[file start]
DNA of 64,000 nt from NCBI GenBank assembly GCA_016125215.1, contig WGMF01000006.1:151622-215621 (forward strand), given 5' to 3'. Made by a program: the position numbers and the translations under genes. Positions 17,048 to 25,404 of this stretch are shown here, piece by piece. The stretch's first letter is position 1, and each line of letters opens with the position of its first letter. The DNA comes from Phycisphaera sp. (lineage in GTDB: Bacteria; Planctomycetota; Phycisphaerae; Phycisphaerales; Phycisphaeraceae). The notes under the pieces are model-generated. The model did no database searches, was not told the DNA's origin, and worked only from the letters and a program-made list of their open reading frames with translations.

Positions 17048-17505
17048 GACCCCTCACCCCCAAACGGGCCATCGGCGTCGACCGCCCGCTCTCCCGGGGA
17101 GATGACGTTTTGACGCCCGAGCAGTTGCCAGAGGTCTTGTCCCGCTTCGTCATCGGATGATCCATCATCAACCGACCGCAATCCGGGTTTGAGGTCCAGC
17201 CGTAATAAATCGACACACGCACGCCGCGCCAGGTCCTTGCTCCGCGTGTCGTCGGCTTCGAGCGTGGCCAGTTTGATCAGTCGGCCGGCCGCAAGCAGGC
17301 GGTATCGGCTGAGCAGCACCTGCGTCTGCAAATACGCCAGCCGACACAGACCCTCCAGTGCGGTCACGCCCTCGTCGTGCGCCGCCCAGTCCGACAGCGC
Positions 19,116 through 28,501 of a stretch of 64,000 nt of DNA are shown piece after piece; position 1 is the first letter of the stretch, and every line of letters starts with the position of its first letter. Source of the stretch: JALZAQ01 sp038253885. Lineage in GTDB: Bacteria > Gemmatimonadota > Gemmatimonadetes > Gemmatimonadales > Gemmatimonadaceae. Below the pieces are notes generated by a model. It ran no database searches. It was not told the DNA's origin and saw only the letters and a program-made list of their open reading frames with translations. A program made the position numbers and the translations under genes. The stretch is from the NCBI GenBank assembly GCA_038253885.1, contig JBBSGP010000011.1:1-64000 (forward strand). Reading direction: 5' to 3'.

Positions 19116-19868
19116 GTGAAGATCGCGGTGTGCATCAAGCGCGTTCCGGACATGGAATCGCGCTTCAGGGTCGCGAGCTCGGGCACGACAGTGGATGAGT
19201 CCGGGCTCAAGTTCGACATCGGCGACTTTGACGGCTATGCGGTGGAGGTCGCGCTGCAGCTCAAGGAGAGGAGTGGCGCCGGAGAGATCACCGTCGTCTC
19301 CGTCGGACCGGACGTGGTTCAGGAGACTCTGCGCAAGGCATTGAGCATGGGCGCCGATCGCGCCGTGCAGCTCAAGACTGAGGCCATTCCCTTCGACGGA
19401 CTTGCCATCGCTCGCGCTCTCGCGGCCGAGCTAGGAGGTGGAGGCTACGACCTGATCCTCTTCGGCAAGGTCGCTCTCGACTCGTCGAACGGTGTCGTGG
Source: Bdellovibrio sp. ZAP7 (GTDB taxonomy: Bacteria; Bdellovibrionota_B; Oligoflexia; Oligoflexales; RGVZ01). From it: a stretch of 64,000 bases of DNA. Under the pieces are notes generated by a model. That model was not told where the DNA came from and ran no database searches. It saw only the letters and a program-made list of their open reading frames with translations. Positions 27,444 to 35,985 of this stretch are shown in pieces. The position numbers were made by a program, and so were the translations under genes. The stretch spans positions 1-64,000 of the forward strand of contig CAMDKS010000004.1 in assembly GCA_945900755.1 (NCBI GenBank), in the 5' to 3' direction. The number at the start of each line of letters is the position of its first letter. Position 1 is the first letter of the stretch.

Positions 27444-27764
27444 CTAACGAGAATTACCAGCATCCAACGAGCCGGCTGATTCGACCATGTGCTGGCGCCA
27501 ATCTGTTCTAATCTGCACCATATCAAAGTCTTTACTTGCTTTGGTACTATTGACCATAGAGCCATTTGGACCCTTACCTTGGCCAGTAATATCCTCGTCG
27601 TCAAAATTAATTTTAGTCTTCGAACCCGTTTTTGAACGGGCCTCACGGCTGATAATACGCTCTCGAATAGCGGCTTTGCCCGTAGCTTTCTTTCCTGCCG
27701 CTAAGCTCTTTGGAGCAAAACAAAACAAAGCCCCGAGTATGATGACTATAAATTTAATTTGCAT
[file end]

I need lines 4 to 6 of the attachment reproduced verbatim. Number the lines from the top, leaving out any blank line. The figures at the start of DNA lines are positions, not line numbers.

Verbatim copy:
17101 GATGACGTTTTGACGCCCGAGCAGTTGCCAGAGGTCTTGTCCCGCTTCGTCATCGGATGATCCATCATCAACCGACCGCAATCCGGGTTTGAGGTCCAGC
17201 CGTAATAAATCGACACACGCACGCCGCGCCAGGTCCTTGCTCCGCGTGTCGTCGGCTTCGAGCGTGGCCAGTTTGATCAGTCGGCCGGCCGCAAGCAGGC
17301 GGTATCGGCTGAGCAGCACCTGCGTCTGCAAATACGCCAGCCGACACAGACCCTCCAGTGCGGTCACGCCCTCGTCGTGCGCCGCCCAGTCCGACAGCGC